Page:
Bad Times, Good Prices? Not So Fast

Does a sour economy lead vendors to lower costs? In the enterprise space, there's a good chance it does, although there's little proof until it's time to sign a contract.

Does a sour economy lead vendors to lower costs? In the enterprise space, theres a good chance it does, although theres little proof until its time to sign a contract.

Take CRM, for instance. Every CRM vendor is hurting badly. Back in April, Tom Siebel called the economic situation a complete "global economic recession," and that was when his company posted pretty good sales numbers. It went downhill from there. The competition went on to post warnings and announce layoffs.

Were supposed to assume, I think, these bad earnings announcements and profit warnings are the result of a massive scaling back on demand. If everything works out correctly, this lack of demand, in turn, should result in lower costs.

Im not entirely convinced that the law of supply and demand applies when it comes to enterprise software, since big applications arent something that fits into the ordinary definition of a supply. Whats the supply? The little installation disk? The vendors capacity to supply? There still must be something happening to CRM prices—they must be falling.

But theyre not—at least, not publicly. It turns out that if these vendors cut costs publicly, theyd find it really hard to ramp back up when the economic climate becomes more favorable.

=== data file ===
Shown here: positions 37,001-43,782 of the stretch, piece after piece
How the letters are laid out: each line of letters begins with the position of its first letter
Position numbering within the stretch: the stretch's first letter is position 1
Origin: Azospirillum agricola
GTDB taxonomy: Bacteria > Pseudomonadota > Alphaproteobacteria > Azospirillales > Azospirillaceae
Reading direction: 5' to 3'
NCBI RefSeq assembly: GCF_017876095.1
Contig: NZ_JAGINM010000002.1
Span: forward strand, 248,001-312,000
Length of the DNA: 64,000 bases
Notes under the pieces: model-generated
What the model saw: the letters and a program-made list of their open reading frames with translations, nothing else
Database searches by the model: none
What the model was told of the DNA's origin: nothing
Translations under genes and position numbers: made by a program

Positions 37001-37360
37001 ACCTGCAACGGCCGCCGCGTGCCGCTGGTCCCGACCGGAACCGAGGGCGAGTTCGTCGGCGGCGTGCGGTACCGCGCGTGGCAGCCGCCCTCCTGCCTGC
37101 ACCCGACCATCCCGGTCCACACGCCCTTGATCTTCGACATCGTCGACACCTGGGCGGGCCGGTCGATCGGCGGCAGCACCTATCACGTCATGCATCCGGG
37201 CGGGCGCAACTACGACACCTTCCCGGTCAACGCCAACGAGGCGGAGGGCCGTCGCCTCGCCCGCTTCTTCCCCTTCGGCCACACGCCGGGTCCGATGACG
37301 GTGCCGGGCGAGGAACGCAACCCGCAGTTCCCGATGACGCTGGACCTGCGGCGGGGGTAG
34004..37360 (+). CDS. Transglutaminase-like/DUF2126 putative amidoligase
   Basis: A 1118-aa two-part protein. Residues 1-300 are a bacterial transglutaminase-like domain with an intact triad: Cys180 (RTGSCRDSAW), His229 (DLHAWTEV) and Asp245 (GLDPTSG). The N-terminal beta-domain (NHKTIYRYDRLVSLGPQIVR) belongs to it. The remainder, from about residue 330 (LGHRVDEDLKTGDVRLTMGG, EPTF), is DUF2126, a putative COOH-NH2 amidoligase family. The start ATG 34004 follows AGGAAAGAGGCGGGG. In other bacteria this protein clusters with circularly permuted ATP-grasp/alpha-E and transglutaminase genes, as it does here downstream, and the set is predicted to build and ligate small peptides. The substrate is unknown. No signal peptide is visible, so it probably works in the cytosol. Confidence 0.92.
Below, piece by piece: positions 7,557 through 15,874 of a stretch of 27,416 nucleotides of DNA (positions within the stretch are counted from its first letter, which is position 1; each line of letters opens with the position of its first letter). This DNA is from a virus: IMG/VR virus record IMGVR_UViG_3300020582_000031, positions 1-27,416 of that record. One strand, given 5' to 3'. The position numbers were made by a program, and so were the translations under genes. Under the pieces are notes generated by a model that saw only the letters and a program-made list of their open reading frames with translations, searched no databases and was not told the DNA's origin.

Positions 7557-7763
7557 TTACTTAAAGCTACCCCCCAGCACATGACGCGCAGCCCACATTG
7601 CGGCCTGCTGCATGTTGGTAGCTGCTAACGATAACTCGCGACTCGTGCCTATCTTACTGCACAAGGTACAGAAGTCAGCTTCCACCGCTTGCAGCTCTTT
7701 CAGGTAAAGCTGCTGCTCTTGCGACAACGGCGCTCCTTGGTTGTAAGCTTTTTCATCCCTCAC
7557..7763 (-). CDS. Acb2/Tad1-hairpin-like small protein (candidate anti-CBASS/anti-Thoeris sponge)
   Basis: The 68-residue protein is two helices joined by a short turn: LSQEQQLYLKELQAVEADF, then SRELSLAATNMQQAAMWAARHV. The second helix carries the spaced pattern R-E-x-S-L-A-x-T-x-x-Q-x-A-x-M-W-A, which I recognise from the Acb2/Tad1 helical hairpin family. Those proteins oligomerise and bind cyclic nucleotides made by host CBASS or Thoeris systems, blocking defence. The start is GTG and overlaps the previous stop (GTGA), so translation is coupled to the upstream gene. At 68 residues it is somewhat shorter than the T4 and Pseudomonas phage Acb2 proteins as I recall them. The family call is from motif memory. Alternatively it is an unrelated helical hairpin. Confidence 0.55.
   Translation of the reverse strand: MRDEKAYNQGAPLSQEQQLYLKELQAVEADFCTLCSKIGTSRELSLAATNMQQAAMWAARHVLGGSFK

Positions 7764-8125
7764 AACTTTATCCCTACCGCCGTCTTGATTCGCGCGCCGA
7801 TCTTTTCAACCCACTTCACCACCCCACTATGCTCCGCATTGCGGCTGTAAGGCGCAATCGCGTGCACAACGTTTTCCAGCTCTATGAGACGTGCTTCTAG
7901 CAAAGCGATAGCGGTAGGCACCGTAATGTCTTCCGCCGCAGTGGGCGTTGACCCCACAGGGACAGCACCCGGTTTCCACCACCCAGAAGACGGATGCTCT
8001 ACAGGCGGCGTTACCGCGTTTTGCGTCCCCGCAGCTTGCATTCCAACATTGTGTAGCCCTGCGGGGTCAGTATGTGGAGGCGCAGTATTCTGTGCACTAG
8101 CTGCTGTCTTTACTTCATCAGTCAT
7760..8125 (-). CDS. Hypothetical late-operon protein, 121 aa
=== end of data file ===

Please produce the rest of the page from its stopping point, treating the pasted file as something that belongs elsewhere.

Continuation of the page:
Nick Siragher, director of Hewson Consulting, said that instead of cutting the price of software (egads!), the vendors will "slash payroll, close facilities and reduce costs. ... Theyve too much to lose by a price war, and, given that many of them were top heavy on costs as we came into this period, there is some chopping to do."

In other words, we wont see the price of CRM or any other enterprise application plummet because the vendors did not anticipate anything but a full-on growth market, and they dont want to get hurt again if that growth market ever returns.

However, Mei Lin Fun, CRM analyst at Wainscott Venture Advisors, thinks prices will float in relation to the economy. In a bad economy, the prices should drop, but price cuts will depend ultimately on the value companies see in CRM. That value is not being realized by many companies, which would lead to overall price cuts.

So where are they? Theyre hidden, of course. Kickbacks, extended services and bargaining are all part of the game now, making the actual price of the software as amorphous as the value of the products.